Radio-controlled boats will benefit people with disabilities
Student sailors with disabilities in Massachusetts and beyond will have the opportunity to race model sailboats thanks to an extensive senior project undertaken by Asa Smith, who graduated from Tabor Academy in Marion, MA last month. A resident of Wellesley, MA, Smith completed and renovated seven model boats left unfinished in previous semesters by students taking the Ship and Boat Design class that is part of the Tabor Nautical Science Department curriculum.
Smith donated two of the radio-controlled boats to the 2012 Robie Pierce One-Design Regatta, an annual event for sailors with disabilities that was hosted by Larchmont Yacht Club in Larchmont, NY in June, two to Duxbury Bay Maritime School’s ACCESSAIL program, two to the Community Boating Center in New Bedford, MA, and one to the Schwartz Center in Dartmouth, MA.
With the support of Robie Pierce of Newport, RI, a 1958 Tabor alum, and Captain David Bill, head of the Nautical Science Department at Tabor, Smith pulled the unfinished boats out of storage and obtained permission to donate them from their previous owners. He spent the semester completing the boats, including painting them and building the remote controls that will enable children and adults with disabilities to sail them at model yacht regattas.
“I found a biography about Robie in an old alumni magazine at Tabor that talked about how he had founded the Shake-A-Leg program in Newport, RI, which is now called Sail to Prevail,” said Smith, a member of the National Champion Tabor Varsity Sailing Team who learned to sail at the Hyannis Yacht Club in Hyannis, MA. “I got in touch with him shortly after that and he’s been so supportive of my project ever since.” Pierce is himself a sailor with disabilities, while Sail to Prevail creates opportunities for children and adults to overcome adversity through therapeutic sailing.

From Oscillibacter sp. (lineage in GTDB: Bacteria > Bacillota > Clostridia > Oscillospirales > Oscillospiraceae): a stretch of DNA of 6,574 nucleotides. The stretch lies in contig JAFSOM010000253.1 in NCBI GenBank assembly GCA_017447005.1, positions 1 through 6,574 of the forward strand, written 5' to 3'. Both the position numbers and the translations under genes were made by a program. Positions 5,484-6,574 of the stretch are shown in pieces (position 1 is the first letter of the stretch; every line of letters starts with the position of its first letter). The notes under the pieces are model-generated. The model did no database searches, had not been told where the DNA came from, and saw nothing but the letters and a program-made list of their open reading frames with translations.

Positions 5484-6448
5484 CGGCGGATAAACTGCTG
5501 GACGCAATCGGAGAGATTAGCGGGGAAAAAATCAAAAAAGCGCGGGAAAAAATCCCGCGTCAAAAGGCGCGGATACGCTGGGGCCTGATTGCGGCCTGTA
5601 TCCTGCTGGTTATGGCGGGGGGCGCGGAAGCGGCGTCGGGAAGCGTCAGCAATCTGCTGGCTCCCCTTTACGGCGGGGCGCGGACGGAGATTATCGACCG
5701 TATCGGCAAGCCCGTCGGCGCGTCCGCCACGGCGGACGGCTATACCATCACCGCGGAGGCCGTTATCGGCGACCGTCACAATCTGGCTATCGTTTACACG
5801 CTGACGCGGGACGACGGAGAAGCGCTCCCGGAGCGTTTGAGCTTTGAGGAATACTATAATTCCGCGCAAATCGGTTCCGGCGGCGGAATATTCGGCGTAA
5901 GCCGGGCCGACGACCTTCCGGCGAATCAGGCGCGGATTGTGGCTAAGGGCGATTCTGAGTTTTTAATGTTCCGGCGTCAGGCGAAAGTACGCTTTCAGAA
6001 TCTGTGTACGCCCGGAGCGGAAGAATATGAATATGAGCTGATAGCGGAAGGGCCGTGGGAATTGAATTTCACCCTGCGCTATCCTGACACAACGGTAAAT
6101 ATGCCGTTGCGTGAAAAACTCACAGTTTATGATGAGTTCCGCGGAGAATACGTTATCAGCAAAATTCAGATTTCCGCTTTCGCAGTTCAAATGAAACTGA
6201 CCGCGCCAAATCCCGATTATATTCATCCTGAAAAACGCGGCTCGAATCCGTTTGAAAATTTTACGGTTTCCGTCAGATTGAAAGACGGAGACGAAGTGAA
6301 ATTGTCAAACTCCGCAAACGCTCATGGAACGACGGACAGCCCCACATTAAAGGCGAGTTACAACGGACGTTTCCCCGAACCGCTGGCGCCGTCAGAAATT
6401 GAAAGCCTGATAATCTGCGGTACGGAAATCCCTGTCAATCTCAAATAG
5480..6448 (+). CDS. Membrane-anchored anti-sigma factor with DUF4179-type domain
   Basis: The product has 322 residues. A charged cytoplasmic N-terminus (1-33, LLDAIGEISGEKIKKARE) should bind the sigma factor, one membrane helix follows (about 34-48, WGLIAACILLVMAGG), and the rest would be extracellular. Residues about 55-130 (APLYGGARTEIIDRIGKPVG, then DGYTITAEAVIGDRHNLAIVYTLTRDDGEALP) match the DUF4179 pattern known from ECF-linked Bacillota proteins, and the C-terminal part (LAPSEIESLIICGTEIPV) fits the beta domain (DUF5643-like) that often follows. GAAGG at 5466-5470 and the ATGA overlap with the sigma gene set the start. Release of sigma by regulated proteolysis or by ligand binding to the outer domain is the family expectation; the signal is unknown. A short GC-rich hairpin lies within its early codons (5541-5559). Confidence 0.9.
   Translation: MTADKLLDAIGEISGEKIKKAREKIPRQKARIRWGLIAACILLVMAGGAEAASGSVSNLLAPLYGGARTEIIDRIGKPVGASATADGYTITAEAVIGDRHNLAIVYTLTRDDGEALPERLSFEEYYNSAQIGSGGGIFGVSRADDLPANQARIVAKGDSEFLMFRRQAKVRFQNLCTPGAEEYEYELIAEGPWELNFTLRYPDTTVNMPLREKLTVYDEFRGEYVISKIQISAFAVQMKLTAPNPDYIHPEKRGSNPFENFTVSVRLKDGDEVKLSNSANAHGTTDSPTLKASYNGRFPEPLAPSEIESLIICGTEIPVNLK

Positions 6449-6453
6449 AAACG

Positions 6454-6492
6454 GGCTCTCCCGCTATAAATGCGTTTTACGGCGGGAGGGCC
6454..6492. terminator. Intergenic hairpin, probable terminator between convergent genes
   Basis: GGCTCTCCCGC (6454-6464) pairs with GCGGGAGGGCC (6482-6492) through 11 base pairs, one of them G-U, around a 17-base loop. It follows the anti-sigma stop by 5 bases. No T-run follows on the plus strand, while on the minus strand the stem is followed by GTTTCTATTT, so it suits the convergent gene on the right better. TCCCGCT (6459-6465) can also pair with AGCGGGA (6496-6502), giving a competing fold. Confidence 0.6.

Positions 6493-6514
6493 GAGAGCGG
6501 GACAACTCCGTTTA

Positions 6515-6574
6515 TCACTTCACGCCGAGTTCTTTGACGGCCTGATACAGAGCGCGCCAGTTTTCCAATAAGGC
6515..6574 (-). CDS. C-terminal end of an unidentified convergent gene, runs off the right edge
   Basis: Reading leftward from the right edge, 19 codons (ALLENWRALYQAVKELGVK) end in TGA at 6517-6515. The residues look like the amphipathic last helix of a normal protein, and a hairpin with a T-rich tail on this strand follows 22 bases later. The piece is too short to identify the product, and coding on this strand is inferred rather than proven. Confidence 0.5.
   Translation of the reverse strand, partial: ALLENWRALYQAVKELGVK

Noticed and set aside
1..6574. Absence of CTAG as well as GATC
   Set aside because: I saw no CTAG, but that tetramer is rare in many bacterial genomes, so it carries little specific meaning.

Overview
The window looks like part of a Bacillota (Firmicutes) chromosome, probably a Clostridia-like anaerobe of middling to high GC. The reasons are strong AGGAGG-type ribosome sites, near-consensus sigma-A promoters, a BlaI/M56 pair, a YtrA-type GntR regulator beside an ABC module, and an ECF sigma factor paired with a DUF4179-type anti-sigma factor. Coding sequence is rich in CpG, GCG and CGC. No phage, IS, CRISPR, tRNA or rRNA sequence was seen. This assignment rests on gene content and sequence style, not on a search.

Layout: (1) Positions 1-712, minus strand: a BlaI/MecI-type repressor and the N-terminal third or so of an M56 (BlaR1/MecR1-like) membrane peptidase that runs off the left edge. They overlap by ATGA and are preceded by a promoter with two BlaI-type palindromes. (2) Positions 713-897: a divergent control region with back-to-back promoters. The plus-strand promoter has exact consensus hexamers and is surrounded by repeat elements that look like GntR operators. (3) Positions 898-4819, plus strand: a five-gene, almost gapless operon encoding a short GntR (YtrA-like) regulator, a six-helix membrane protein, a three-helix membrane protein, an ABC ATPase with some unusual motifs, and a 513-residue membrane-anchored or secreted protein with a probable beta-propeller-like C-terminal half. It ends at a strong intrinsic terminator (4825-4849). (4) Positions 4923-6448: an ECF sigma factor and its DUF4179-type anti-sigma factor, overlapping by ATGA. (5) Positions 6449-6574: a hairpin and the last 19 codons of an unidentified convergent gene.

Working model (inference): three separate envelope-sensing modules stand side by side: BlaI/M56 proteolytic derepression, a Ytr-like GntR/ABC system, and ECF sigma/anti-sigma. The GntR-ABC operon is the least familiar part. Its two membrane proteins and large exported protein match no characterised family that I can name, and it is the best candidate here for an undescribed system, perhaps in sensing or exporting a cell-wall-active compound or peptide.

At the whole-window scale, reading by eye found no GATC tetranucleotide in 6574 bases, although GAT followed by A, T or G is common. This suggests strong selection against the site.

“Asa is a super guy, a tremendous sailor, and a great student,” said Captain Bill. “This project is exceptional because of its benefits to the sailing community in addition to the learning experience for the student.” The American Model Yacht Racing Association V32s that Smith worked on are 32 inches long and sloop rigged. The radio controller operates a rudder servo and a sail servo, which enable the sailor to steer and trim the sails on the boat.
Each year, approximately 30-40 seniors are approved to work on an individually-designed senior project, with each participant forgoing “traditional” class time so that he or she can devote energy to initiating, developing and completing a project of personal interest. Projects vary in scope and design, but each entails a great deal of preparation and research. All projects must be approved by the academic department and each project has a student supervisor.
Founded in 1876, Tabor Academy is known as The School by the Sea. Tabor is one of only two Naval Honor Schools in the United States. In addition to traditional college preparatory coursework, the Tabor curriculum features extensive nautical science and marine science curriculum including seamanship, coastal and celestial navigation, naval architecture, sea survival training, and sail training in both small boats and cruising vessels.